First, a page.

By DAVID HENDRICKS
New York Times News Service
As the “fiscal cliff” approaches at the end of this year, with tax cuts expiring and vast spending cuts on the schedule, only one tax cut appears certain to end: the payroll tax cut.
It was only 2 years old.
But this tax cut deserves to go away. It never should have been enacted.
What payroll tax cut, you say?
Most people never knew it existed. It was so small, on a weekly or biweekly paycheck basis, that almost no one knew the tax cut was there.
Either the amount was swallowed up by increases in health care insurance premiums paid by employees, or it was mixed in with pay increases — for those lucky enough to receive raises.
No one asked for the payroll tax cut. A groundswell of public sentiment for such a tax cut never occurred. Yet, the Obama administration and Congress pushed it through twice.
Did the payroll tax cut boost job creation? None of the tax cuts going back to 2001 did.
The payroll tax cut is this: the 6.2 percent Social Security tax paid by employees was reduced to 4.2 percent in 2011. Congress extended the tax cut into 2012. The tax cut was good this year for wages up to the Social Security cap, which is $110,100, a slightly higher amount than in 2011.
The Obama administration started the payroll tax cut as a way to boost consumer spending and job hiring. The payroll tax cut was clever in that it applied to everyone who had a paycheck. If it had been an income-tax rate reduction, it would have helped only the people who earned enough to pay income taxes.
This year, the tax cut equaled about $700 for a person making $35,000 a year, according to the New York Times. If someone earned the $110,100 limit, the tax cut equals about $2,200.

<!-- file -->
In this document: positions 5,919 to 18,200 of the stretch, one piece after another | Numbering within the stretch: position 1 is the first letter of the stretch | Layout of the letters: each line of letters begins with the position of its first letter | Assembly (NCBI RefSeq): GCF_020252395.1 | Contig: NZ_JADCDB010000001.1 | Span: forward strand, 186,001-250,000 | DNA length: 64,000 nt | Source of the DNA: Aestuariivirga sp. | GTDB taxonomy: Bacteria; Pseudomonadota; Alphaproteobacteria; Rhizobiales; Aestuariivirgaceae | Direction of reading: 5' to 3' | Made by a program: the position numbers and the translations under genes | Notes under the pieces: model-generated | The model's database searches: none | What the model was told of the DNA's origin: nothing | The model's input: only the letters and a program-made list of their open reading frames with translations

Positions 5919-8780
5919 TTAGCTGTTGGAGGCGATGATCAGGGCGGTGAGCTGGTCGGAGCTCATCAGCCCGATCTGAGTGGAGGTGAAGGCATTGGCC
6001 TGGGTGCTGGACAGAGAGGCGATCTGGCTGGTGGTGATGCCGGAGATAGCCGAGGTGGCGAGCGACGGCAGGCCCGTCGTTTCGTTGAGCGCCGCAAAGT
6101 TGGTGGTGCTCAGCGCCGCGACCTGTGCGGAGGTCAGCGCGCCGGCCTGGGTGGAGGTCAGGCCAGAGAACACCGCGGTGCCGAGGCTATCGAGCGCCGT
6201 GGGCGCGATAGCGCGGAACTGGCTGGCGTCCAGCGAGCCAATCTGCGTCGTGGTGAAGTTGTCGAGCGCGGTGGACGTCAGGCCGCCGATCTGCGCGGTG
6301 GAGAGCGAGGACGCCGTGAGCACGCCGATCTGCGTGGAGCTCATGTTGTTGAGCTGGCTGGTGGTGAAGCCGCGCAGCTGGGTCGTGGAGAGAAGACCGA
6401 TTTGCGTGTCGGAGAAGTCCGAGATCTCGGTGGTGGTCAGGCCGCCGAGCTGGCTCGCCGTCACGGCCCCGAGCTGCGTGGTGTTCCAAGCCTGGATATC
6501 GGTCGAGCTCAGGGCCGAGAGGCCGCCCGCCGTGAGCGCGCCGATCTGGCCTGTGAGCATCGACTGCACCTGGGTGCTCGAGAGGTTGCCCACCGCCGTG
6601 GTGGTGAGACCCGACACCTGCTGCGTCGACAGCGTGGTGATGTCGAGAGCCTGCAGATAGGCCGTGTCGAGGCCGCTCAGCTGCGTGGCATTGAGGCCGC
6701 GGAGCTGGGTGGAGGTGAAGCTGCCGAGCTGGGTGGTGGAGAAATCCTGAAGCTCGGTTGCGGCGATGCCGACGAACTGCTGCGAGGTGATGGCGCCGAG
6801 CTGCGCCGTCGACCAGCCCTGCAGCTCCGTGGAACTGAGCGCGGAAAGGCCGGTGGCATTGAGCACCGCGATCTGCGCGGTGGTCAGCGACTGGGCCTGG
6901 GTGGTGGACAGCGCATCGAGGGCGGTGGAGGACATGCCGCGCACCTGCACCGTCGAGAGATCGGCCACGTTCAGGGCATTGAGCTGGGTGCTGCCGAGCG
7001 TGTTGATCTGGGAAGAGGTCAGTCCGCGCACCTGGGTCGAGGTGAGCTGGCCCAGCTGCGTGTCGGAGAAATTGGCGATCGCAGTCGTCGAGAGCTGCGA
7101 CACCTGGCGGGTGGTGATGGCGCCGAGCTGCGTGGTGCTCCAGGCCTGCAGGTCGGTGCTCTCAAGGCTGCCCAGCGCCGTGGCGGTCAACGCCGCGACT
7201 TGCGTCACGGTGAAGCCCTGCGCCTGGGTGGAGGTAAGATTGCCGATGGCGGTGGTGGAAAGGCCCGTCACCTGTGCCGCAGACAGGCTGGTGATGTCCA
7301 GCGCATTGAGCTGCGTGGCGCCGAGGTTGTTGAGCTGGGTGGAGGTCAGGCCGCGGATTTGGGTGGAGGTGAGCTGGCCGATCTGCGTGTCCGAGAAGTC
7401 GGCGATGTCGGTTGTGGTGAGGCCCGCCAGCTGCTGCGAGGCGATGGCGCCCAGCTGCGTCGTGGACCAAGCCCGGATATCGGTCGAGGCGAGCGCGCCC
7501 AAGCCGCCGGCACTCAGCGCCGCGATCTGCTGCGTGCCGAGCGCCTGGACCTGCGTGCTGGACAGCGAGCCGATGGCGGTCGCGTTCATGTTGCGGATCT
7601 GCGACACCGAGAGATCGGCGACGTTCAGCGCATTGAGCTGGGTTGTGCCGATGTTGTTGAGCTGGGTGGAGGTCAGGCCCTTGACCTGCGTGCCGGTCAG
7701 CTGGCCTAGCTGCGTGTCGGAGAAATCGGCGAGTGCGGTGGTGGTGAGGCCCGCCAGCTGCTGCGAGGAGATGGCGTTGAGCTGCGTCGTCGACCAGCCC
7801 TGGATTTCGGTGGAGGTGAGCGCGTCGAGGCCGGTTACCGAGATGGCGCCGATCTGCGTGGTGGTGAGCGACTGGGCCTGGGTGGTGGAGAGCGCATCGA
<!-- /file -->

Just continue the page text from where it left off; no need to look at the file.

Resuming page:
The tax cut also resulted in a loss of revenue to the government in 2011 of about $112 billion. A similar loss of revenue will occur this year, bringing the total loss of revenue to about $224 billion.
The Social Security Administration still received the money it would have received had the tax cut not been enacted. At the end of each of the two years, the federal government is restoring the lost revenues to the Social Security system out of its general fund. Those payments add hundreds of billions of dollars to the mountain of federal debt.
The end result of the payroll tax cut is that many households could eat out in restaurants a few more times each year or buy some more clothing. Perhaps some households were better able to pay the bills and the rent.
The payroll tax cut isn’t free. Long-term damage will occur due to a higher federal debt and the long-term interest costs that continue to eat up an increasingly larger percentage of the annual federal budget.
Various news organizations are reporting that Democrats and Republicans agree, as a matter of reducing federal debt, that the payroll tax cut should expire at the end of this year.
Congress still will be extraordinarily busy between the Nov. 6 election and the end of the year deciding what to do about the future of the Bush tax cuts, the child tax credit and the automatic spending cuts. The spending cuts will hurt the employment picture the most because of fewer government and contracting jobs.
Those decisions will have larger consequences for the economy and jobs than the expiration of the payroll tax will.